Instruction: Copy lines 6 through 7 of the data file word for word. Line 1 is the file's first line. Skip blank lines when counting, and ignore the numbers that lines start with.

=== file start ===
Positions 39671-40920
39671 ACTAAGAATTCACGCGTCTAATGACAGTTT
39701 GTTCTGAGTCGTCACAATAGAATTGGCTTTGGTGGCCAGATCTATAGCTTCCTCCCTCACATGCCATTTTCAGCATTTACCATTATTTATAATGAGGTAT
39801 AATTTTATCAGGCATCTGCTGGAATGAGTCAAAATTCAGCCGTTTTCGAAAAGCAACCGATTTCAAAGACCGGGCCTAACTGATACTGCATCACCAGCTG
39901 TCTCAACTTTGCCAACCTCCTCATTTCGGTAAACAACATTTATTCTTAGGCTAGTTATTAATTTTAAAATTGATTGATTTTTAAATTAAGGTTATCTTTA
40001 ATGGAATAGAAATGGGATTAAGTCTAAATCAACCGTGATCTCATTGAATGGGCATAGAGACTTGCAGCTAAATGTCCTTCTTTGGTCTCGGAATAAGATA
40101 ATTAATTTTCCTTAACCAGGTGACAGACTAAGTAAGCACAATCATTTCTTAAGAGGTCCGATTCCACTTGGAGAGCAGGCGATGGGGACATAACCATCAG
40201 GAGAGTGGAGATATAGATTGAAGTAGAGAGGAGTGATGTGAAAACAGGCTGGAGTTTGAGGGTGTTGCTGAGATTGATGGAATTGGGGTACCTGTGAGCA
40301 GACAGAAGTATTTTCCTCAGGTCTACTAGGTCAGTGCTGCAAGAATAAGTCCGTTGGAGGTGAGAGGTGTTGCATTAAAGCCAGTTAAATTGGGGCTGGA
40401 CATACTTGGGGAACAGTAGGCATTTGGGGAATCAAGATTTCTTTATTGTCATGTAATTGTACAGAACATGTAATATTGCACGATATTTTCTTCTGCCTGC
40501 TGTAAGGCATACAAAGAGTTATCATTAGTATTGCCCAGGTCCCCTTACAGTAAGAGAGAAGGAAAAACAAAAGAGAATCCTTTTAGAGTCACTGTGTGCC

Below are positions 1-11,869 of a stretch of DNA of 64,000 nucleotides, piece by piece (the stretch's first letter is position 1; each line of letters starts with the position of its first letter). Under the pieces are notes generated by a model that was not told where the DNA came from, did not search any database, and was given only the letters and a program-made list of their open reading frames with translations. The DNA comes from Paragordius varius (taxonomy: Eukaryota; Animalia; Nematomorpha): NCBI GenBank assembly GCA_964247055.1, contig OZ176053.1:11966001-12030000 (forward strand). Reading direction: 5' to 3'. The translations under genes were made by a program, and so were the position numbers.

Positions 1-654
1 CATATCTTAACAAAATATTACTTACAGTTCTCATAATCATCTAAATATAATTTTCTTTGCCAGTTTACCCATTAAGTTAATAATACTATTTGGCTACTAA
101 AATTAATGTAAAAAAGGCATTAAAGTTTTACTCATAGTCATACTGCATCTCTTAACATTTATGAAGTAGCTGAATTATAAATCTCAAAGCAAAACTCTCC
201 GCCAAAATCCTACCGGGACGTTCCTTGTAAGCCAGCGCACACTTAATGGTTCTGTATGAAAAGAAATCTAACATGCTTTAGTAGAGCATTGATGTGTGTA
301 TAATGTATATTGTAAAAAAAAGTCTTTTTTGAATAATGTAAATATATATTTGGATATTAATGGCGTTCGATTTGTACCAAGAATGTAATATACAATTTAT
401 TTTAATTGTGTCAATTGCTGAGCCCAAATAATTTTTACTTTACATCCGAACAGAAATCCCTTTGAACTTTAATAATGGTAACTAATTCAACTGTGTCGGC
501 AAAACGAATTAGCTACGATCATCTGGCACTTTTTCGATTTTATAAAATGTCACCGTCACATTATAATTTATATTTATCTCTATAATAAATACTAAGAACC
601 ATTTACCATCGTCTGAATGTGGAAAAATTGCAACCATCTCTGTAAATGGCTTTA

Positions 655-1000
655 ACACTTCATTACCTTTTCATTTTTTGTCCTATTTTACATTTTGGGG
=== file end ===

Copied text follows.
40001 ATGGAATAGAAATGGGATTAAGTCTAAATCAACCGTGATCTCATTGAATGGGCATAGAGACTTGCAGCTAAATGTCCTTCTTTGGTCTCGGAATAAGATA
40101 ATTAATTTTCCTTAACCAGGTGACAGACTAAGTAAGCACAATCATTTCTTAAGAGGTCCGATTCCACTTGGAGAGCAGGCGATGGGGACATAACCATCAG